Times have indeed changed, and along with this change has come a time when the commercial use of ideas or knowledge otherwise known as intellectual property (I.P) has turned out to be an essential asset to the success of many enterprises. In the past, intangible assets were not given as much credit for the development and success of any enterprise. It was considered that it is the physical asset – infrastructure, machinery, equipment, property or any such assets that have material presence, that leads to the overall growth of the enterprise.
However, with the advancement and increased use of information technology and the growing significance of IT-based products and the upcoming service industry, the intangible assets have gained significant importance and value as compared to the physical asset of any enterprise. Some of these intangible assets include brand names, patents, trademarks, leases, computer programs, customer lists, franchise agreements, domain names or trade secrets etc.
Once an enterprise has developed and accumulated its own I.P either in form of copyright works, distinctive branding (trademarks) or patents or even designs, it is now faced with the issue of having to maintain and develop the their profitability while guarding them against any possible risks. A risk in this context is a probability of something going wrong, or the occurrence of a loss or damage to that I.P thereby resulting in a harmful impact to the interests of the entire enterprise. The harmful impact could be in the form of actual financial loss or in the form of loss in business reputation resulting in the loss of its revenue.
What most enterprises, particularly small and medium sized enterprises (SMEs) should know is that, their acquisition of I.P protection should not be a final step by the enterprise in the management of such I.P. If the I.P is so valuable to the enterprise’s business interests, then measures to ensure its security should be implemented. Assessing the I.P related risks before hand and proactively mitigating them will be advantageous in the survival of the I.P.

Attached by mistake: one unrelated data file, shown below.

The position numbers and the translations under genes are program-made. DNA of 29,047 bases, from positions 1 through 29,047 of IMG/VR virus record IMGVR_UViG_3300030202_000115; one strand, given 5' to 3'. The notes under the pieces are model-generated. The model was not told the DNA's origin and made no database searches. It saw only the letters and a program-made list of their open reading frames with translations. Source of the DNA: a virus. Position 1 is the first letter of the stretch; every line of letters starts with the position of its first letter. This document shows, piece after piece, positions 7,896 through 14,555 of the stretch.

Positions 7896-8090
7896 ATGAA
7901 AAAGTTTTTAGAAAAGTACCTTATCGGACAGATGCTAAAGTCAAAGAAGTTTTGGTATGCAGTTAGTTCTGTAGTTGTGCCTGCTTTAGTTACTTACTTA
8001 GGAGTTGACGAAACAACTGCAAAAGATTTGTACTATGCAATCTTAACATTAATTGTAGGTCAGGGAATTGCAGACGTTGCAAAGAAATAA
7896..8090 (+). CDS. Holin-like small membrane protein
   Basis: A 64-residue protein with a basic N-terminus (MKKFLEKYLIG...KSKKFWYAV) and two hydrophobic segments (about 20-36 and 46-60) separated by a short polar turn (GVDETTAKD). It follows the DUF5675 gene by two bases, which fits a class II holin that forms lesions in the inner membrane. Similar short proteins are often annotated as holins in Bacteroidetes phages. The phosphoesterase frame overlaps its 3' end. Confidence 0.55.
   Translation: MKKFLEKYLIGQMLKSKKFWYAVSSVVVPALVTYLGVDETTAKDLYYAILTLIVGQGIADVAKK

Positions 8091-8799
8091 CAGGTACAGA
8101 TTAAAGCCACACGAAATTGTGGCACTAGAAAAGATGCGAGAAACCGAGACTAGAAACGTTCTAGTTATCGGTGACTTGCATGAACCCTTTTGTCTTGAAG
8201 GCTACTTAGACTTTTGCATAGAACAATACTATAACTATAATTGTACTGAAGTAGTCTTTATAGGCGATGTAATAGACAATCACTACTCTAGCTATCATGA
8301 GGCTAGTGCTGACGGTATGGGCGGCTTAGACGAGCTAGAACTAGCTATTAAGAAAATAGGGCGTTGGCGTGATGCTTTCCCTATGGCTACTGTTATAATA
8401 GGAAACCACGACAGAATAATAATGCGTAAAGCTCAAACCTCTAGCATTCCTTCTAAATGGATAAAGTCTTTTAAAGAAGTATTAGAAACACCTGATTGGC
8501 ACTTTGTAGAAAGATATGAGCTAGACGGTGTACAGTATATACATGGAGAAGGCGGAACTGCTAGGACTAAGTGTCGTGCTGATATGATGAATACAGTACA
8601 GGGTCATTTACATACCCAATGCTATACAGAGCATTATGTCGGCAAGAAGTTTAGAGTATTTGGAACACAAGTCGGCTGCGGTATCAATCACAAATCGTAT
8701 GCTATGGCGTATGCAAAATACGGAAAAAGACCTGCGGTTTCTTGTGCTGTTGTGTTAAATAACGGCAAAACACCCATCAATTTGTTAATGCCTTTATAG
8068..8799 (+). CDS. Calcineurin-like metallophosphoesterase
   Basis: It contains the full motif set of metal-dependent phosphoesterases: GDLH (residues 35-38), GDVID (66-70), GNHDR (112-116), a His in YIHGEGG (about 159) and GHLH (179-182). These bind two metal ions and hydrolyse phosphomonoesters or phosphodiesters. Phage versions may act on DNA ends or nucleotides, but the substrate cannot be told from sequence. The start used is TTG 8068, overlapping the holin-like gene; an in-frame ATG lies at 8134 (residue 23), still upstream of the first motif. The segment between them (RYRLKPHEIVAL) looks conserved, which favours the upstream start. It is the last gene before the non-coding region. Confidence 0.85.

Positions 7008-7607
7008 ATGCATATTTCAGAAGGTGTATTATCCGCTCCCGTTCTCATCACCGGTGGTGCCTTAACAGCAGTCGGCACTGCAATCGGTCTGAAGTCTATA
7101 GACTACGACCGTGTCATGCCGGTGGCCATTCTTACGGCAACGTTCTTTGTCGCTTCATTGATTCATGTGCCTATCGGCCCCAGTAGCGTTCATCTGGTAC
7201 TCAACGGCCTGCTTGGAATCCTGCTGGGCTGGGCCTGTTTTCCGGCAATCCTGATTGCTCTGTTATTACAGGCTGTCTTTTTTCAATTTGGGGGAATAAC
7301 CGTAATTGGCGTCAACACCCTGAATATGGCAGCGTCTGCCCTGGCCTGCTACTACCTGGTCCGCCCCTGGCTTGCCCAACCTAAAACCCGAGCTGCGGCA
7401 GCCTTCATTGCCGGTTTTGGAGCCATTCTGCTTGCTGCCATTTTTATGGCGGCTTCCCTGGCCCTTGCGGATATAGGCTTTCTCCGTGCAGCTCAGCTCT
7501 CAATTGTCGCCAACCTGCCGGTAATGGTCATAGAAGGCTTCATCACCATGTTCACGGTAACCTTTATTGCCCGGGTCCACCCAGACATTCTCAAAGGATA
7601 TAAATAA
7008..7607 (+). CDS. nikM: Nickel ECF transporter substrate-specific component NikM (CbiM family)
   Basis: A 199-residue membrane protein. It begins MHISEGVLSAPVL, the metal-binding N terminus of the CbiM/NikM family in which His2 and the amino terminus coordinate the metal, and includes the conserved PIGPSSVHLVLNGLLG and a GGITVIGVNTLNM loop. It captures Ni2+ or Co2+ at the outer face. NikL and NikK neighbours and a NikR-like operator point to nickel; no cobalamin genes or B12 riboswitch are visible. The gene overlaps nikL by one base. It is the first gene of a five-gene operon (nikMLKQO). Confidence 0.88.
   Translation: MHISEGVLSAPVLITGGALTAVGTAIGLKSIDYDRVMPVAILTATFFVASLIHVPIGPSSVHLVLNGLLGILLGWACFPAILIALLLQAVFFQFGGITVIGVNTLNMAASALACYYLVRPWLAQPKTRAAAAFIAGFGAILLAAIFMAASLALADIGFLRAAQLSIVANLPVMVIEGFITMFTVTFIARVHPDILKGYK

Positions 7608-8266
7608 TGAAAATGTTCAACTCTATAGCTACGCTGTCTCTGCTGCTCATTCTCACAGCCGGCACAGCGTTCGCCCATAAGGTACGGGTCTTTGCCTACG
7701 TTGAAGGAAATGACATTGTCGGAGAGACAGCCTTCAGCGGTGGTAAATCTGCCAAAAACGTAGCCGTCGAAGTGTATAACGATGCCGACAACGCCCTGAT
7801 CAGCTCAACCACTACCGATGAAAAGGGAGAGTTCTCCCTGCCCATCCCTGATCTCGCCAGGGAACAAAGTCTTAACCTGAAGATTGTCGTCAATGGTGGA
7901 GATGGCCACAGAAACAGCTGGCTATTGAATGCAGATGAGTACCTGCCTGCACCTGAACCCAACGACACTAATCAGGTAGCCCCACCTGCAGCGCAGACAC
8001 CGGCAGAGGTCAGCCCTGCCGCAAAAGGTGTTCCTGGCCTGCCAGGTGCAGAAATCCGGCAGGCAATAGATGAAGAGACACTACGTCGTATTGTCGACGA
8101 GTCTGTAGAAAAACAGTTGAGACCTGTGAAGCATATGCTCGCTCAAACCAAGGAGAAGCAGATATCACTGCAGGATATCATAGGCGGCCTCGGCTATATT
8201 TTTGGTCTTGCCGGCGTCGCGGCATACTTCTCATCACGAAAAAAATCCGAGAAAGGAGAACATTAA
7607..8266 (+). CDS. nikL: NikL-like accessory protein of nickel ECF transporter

Furthermore, in order to address the risks and effectively implement any mitigating strategies, it is important to know where the risk may come from. I.P targeted risks may come from the enterprise’s competitors. In the quest for competitive advantage competitors may infringe an enterprise’s I.P immensely and it is upon the enterprise to take rapid legal action to stop this. Another risk source could even be from internal stuff or employees of the enterprise. An enterprise should develop internal I.P regulating policies and include its employment contracts provisions relating the handling and management its critical I.P information by the stuff and employees so as to safeguard its interests, further to this also design appropriate steps to be taken in the instance of non-compliance or breach. Other risk sources could be the government or independent third parties who are not even its competitors.
It is therefore upon the individual enterprise to set up various mitigating strategies to ensure the effective tackling of any I.P related risk to their business.